Bones About to Bloom


62 pages
ISBN 0-7780-1169-0
DDC C811'.54





Reviewed by Beryl Baigent

Beryl Baigent is a poet; her published collections include Absorbing the
Dark, Hiraeth: In Search of Celtic Origins, Triptych: Virgins, Victims,
Votives, and Mystic Animals.


Shari Andrews’s first book drew on written archives and memories of
old people living in New Denmark. In her second book, Andrews expresses
a consciousness of natural time as dawn becomes daylight, seasons pass,
and the life cycle moves us from birth to death. Her vocabulary is
simple and unaffected, yet the depth of her connection with nature is
explicit in the metaphors she creates.

The book is divided into four untitled parts. In Part 1, “Summer
touches [the poet’s] bare arms and legs like warm fingertips. It
speaks in the language of birds, crickets and streams.” In Part 2,
lightning leers through a window, while the moon is a “voyeur whose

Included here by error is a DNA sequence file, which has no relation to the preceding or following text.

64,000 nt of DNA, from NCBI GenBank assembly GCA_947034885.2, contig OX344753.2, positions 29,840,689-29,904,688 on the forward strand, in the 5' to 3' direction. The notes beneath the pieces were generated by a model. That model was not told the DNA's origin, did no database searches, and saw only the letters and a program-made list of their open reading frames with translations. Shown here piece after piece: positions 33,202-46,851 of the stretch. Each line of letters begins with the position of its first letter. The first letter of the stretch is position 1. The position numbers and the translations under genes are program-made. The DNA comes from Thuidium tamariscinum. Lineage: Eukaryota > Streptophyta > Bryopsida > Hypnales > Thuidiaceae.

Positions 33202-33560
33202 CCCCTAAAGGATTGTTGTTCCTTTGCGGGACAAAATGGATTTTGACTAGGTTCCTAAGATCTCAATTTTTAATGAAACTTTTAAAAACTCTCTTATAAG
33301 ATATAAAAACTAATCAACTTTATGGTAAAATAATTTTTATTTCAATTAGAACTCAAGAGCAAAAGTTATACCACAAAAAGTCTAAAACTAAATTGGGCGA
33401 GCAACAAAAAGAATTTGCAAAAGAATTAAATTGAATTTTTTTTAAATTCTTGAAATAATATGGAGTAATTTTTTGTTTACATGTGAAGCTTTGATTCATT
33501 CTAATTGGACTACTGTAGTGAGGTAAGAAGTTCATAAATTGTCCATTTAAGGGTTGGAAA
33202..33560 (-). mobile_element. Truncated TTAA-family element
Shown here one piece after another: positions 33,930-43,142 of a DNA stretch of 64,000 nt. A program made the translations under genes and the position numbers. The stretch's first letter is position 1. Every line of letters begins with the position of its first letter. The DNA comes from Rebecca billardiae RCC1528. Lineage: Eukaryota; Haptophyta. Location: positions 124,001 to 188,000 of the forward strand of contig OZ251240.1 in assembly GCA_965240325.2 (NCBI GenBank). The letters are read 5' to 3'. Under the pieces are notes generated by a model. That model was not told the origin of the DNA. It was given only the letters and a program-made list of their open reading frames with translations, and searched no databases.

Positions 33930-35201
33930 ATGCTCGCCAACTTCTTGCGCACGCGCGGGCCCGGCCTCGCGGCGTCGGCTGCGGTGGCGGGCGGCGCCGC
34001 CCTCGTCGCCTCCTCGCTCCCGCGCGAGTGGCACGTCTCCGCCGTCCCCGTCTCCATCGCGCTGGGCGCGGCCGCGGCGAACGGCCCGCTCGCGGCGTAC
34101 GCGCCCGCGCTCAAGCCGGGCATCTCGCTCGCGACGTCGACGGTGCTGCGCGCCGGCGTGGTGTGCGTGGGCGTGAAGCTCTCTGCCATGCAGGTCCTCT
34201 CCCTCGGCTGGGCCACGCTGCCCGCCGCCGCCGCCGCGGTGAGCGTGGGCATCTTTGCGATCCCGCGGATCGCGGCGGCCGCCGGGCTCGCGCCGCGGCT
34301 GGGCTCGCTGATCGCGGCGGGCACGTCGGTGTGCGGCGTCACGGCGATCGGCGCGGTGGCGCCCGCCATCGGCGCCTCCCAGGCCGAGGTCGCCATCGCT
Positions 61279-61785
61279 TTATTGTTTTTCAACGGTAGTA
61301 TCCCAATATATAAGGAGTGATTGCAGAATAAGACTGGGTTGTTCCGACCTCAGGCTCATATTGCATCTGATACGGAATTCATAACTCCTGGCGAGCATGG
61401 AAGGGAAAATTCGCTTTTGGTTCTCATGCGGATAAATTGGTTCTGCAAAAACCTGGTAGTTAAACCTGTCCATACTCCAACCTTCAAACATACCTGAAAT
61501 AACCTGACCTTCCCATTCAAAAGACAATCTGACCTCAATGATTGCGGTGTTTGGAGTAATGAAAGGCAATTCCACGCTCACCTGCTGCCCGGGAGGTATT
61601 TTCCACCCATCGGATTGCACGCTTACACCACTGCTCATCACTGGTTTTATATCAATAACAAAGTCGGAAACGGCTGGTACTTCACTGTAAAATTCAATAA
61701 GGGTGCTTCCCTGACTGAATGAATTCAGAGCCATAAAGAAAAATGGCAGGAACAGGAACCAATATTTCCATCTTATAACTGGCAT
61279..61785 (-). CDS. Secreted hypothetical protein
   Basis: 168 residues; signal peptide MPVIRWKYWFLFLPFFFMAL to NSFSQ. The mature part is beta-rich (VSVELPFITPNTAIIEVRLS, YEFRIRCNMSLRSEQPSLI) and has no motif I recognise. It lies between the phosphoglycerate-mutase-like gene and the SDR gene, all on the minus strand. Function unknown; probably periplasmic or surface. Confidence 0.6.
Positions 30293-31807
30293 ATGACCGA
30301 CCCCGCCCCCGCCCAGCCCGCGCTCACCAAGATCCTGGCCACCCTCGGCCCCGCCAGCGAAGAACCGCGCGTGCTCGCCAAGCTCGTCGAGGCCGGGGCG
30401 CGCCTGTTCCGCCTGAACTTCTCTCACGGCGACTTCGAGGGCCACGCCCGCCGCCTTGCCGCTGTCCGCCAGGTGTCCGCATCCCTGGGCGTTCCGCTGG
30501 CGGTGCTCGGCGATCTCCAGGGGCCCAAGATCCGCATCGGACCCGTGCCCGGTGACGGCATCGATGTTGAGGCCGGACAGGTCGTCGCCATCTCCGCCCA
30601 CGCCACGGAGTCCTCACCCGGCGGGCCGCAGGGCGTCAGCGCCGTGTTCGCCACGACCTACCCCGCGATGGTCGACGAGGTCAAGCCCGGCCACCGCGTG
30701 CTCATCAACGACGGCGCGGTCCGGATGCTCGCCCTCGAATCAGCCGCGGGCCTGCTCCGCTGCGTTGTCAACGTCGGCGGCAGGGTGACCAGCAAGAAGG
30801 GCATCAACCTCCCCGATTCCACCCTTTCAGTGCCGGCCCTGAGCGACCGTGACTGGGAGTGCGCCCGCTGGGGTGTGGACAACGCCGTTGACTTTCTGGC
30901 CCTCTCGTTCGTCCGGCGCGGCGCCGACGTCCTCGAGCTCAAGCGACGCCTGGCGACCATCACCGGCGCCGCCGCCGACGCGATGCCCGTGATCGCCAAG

stare / turn[s] skin to goose-flesh.” In Part 3, the poet is awakened
by “A blade of light / [which] slits the drifting canoe of sleep.”
In Part 4, there is the recognition that “Out of some kind of darkness
/ an owl circles. / It is the spread wings of light. Twilight, a liminal
time, approaches. Surely this is the ease that was intended, / the grace
given freely.”

Even amid the panic of a traumatic incident involving a child, the poet
recognizes that focusing on the details and stability of nature—the
green lawn, the trees beyond—is a way to feed her soul.


Andrews, Shari., “Bones About to Bloom,” Canadian Book Review Annual Online, accessed June 21, 2024,